Responding to the latest National Accounts, the inextricable ties between construction activity and the broader health of the economy are once again on display but proposed draconian industrial relations laws risk upending the industry and eroding economic growth says Master Builders Australia CEO Denita Wawn.
The economic grew by 0.4 per cent over the June quarter. Construction increased 2.2 per cent and was the strongest contributor to gross value added growth.
Ms Wawn said: “Productivity is the key driver of economic growth and the IR omnibus Bill currently before parliament does nothing to foster higher productivity or to reduce the costs of running a business.
“Economic growth is essential to our members’ business success and the ability to meet the residential, commercial and civil construction needs of the community.
“A stronger building and construction industry means a stronger Australia. Every $1 million worth of building activity supports around $3 million in activity across the economy. This multiplier effect is vital to keep our economy away from the risks of falling into a recession.
“The building and construction industry accounts for around 10 per cent of GDP and is made up of over 445,000 businesses, many of whom are small businesses who are doing it tough in the midst of a cost of living crisis and a profitless boom.
“We need to back small business and make it easier for them to succeed, we need to invest more in skills, cut red tape, tackle low productivity and high inflation, and critically, ensure that industrial relations laws support growth in our industry.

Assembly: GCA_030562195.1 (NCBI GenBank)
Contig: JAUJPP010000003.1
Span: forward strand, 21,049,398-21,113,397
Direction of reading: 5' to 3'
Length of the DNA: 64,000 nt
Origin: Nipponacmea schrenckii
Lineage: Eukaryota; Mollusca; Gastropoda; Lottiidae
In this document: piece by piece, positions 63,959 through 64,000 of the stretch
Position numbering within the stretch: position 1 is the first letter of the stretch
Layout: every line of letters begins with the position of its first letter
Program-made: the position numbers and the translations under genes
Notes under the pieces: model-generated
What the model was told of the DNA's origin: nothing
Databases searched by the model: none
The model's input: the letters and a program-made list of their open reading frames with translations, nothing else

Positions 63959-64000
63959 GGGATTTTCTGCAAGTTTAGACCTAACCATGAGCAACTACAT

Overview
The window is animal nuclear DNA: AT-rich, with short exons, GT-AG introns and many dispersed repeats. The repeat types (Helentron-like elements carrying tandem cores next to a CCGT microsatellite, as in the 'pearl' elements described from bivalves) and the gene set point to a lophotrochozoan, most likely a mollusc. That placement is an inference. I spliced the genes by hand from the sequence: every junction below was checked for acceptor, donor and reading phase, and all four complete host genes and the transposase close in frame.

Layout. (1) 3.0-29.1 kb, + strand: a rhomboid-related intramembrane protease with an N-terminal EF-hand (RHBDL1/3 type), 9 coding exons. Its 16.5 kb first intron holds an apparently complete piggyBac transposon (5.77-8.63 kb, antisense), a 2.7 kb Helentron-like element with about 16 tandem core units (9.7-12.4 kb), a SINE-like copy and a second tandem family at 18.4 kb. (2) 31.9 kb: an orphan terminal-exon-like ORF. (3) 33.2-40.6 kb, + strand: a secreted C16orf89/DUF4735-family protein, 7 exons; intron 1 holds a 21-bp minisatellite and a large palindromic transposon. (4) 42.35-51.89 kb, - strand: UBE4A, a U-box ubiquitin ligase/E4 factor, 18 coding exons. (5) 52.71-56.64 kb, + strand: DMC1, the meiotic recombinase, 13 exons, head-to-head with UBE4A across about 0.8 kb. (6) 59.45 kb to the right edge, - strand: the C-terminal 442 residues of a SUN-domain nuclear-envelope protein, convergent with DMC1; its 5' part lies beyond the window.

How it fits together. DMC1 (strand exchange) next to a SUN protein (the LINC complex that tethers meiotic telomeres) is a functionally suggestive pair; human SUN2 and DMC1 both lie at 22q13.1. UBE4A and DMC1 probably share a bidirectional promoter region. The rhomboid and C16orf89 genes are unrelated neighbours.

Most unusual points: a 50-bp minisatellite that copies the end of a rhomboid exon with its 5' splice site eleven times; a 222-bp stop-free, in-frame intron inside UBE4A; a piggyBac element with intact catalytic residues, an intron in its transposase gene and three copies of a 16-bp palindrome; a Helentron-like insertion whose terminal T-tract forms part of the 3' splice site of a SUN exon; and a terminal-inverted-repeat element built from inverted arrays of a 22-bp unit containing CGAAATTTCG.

“Self-employed tradies and subbies have worked hard to establish their businesses, build strong relationships, and enjoy the freedom to choose how they operate.
“Make no mistake, the rights of independent contractors to be their own boss is under threat. The Government’s ‘closing the loopholes’ Bill will not foster business growth, will not create new jobs and will not increase productivity.
“Wrapping a rope of unnecessary, complex, ambiguous, and costly laws around the industry will do nothing to speed up our efforts in tackling the housing crisis.
“We need to increase capacity and flexibility of the building and construction industry not turn people away because it’s all too hard.
“This Bill is not about closing loopholes but opens the door for the union movement to extend their stranglehold of the industry to new sectors including the residential sector.
“Minister Burke needs to abandon this extreme overreach and work alongside other Ministers and members of Parliament who are working constructively with the business community to move Australia forward,” Ms Wawn.
While total construction output was unchanged during the June 2023 quarter, this was achieved by using fewer inputs than before. Effectively, the building and construction industry has been doing more with less.
The 2.2 per cent rise in construction activity was driven by:
- 5 per cent rise in construction services driven by trades, and land development and sub-division services;
- 2 per cent rise in heavy and civil engineering construction due to increased infrastructure project activity; and
- 1 per cent rise in building construction driven by non-residential construction.
However, dwelling investment fell by 0.2 per cent. House construction fell, with ongoing constraints on labour further extending average completion times confirming importance of attracting more people to the industry and maintaining a flexible workforce.
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